LifeRing Recovery: a self-help alternative for recovery from alcoholism and other chemical dependency. Group support for abstinence from alcohol and “drugs” by empowering the sober self within you. Completely secular: no prayers, Higher Powers or Steps.
Coming back here to bookmark an entry for the beginning of another year, 2020.
Posting a link to a NYT article: this was posted on a mailing list by Craig Whalley and leading to some discussion by women who had spent time in AA or who need better models of non-hierarchical. recovery
Bookmarking this too as a resource for anyone reading as a newcomer: how the brain recovers in abstinence.
New research mentioned by a friend who is interested in therapies reversing neurodevelopmental disorders in adults.
Excerpt from article
Additionally, these results may also have implications for treating other disorders, such as brain injury, stroke, addiction, etc. For example, prolonged substance abuse leads to stable molecular, cellular, structural, and behavioral changes that present a formidable problem for recovering patients (Volkow and Li, 2005). The results reviewed here suggest that correcting the maladaptive biochemical states brought about by these disorders (e.g, addiction, brain injury, etc.) may allow the brain to recover, even when key neuroanatomical changes associated with pathology are not reversed. In addition to correcting disrupted molecular processes, it is possible that manipulations that reopen highly plastic developmental states may facilitate recovery from neurodevelopmental disorders, addiction, or any other disorder that disrupts the structure and function of the brain. Altogether the findings reviewed here raise the possibility that adult treatments could one day help the many millions of people affected with neurodevelopmental disorders. They also highlight the importance and urgency of understanding the absolutely fascinating ability of the adult brain to reinvent itself.
Hi everyone, and especially Michael. I'm now posting in the Sobriety/Recovery Journals folder after getting All Discussions brought up and checking through folders. Michael what you might do is to find this folder and then click on New Topic and give your own journals a title.
Let me know if this works for you.
Mary Louise the neo-Luddite of forums
Today is my sober anniversary -- I sobered up on 17 March 2007 and didn't know it was St Patrick's Day!
Very glad that in a time of uncertainty and anxiety I don't feel the need to drink. Thanks to everyone here who has helped me stay sober through the years.
Great to hear Mary.
Out here it is Day 64 of lockdown and the streets are still deserted. Country life is often quiet here but now the farmers have finished harvesting and the winter has begun, snow on the mountains and welcome rain.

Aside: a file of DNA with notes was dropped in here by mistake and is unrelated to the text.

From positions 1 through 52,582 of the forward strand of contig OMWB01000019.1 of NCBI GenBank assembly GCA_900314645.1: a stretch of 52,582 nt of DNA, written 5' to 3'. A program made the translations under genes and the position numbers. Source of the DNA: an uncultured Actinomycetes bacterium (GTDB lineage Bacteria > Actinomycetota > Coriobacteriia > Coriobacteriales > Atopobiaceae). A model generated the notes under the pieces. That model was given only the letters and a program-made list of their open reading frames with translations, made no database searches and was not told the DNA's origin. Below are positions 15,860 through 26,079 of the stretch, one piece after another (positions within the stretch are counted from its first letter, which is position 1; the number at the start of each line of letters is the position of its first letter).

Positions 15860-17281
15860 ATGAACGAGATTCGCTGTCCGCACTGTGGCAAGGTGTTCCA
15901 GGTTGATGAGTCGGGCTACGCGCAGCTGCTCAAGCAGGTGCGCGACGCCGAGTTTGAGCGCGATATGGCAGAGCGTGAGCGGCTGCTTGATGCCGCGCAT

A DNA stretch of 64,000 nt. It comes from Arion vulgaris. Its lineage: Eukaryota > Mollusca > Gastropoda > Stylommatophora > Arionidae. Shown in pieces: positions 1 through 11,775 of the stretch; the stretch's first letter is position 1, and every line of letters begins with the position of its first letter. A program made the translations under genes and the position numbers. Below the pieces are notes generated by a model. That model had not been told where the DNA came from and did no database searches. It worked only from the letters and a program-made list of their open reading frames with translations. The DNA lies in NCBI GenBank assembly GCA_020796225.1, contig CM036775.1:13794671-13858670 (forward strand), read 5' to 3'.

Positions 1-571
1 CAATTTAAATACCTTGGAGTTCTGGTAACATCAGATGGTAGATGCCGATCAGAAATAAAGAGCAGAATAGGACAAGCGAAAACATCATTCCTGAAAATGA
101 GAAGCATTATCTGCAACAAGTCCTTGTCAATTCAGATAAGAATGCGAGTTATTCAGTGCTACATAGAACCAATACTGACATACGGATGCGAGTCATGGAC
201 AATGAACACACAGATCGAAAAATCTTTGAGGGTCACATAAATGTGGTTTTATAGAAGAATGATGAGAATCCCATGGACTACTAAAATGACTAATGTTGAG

Each morning we go out for a walk: I forage a little for early winter greens (oxalis, wild mint, wild onions, nasturtiums that have naturalised themselves along water furrows) at the edges of fields and woods, we greet neighbours and friends in masks as we pass. We can't smile at one another so we call out instead and wave.
I was thinking earlier how odd it is to have lost track of time this year, to not know if it is a weekday or weekend, that another month is here with no change in lockdown despite some easing of regulations. Most people are staying in place for now. An unending now.
Things are starting to ease here too, but I'm not sure how much effect it's going to have on me. I think we have pretty much decided were not going to change our isolation until there is a vaccine.
We go for walks, my wife is baking bread, and i'm cooking all sorts of things. I go to West Virginia where my nearest neighbor is 1/4 mile away and I can work outside with no concerns. Trips to Trader Joe's for groceries. They have been really good at safe practices and they have an hour each morning for old people like us. If it ever stops raining, I'll start planting my garden in West Virginia and make some new sculptures.
I just read a book about the 1918 flu epidemic and I just watched the movie "Trumbo" about Dalton Trumbo and the blacklist. It does put things in perspective, things have been worse.
Best wishes for everyone.
Monday morning here, dense mist and the easing of lockdown, hoping people do observe social distancing because we are just entering a surge. A number of schools are opening and deliveries of fast food are now possible.
Staying as we are for the most part -- Brian, we are also vulnerable and sheltering in place -- but reports coming in of ill patients and my partner will be involved in nursing. Everything is now a calculated risk and food prices are rising.
I'm keen to get into the garden again, planting out cuttings and sowing seeds in trays for micro-greens. On our walk I saw buds of white magnolia plumping up.
Widespread solidarity around here for those suffering in the US and it has brought up traumatic memories for many of police brutality under apartheid.
No walks this morning, bitterly cold and I felt unwell, some vague fever and stomach upset, unlikely to be Covid-19. I did go out into the empty street and take a pic of the sun coming up on the far side of a field, bands of purple and scarlet, one big flamboyant cliche.
Work! Grateful to have so much piled up on my desk, grouchy because it is so much nose to the grindstone. On the other hand we have autumnal mushrooms (pine rings and field mushrooms and oyster mushrooms) in large baskets. Which means risotto and mushroom barley soup and a mushroom sauce with something. I always think of mushrooms as a rare luxury, more so than steak or lobster.